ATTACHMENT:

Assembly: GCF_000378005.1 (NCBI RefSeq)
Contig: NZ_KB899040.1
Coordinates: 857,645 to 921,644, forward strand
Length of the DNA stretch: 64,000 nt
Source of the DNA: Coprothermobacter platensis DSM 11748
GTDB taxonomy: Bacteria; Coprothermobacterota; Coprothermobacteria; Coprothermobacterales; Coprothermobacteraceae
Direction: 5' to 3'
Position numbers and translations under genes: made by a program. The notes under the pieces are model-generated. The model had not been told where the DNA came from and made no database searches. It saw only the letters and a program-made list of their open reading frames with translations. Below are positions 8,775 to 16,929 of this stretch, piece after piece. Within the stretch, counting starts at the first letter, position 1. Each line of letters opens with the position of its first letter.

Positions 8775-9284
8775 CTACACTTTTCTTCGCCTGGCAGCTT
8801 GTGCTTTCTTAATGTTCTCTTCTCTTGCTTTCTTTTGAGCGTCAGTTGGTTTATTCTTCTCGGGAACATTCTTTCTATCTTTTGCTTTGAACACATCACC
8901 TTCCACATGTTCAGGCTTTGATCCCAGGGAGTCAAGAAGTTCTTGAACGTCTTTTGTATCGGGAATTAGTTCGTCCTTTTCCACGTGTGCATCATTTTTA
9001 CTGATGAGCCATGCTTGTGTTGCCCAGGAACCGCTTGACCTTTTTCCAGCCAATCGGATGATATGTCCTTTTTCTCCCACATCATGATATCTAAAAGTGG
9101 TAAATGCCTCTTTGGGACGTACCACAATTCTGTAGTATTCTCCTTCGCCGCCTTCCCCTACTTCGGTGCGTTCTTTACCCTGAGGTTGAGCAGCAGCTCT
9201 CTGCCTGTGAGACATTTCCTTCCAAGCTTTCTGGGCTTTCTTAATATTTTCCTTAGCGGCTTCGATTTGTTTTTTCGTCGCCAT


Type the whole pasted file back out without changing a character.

Assembly: GCF_000378005.1 (NCBI RefSeq)
Contig: NZ_KB899040.1
Coordinates: 857,645 to 921,644, forward strand
Length of the DNA stretch: 64,000 nt
Source of the DNA: Coprothermobacter platensis DSM 11748
GTDB taxonomy: Bacteria; Coprothermobacterota; Coprothermobacteria; Coprothermobacterales; Coprothermobacteraceae
Direction: 5' to 3'
Position numbers and translations under genes: made by a program. The notes under the pieces are model-generated. The model had not been told where the DNA came from and made no database searches. It saw only the letters and a program-made list of their open reading frames with translations. Below are positions 8,775 to 16,929 of this stretch, piece after piece. Within the stretch, counting starts at the first letter, position 1. Each line of letters opens with the position of its first letter.

Positions 8775-9284
8775 CTACACTTTTCTTCGCCTGGCAGCTT
8801 GTGCTTTCTTAATGTTCTCTTCTCTTGCTTTCTTTTGAGCGTCAGTTGGTTTATTCTTCTCGGGAACATTCTTTCTATCTTTTGCTTTGAACACATCACC
8901 TTCCACATGTTCAGGCTTTGATCCCAGGGAGTCAAGAAGTTCTTGAACGTCTTTTGTATCGGGAATTAGTTCGTCCTTTTCCACGTGTGCATCATTTTTA
9001 CTGATGAGCCATGCTTGTGTTGCCCAGGAACCGCTTGACCTTTTTCCAGCCAATCGGATGATATGTCCTTTTTCTCCCACATCATGATATCTAAAAGTGG
9101 TAAATGCCTCTTTGGGACGTACCACAATTCTGTAGTATTCTCCTTCGCCGCCTTCCCCTACTTCGGTGCGTTCTTTACCCTGAGGTTGAGCAGCAGCTCT
9201 CTGCCTGTGAGACATTTCCTTCCAAGCTTTCTGGGCTTTCTTAATATTTTCCTTAGCGGCTTCGATTTGTTTTTTCGTCGCCAT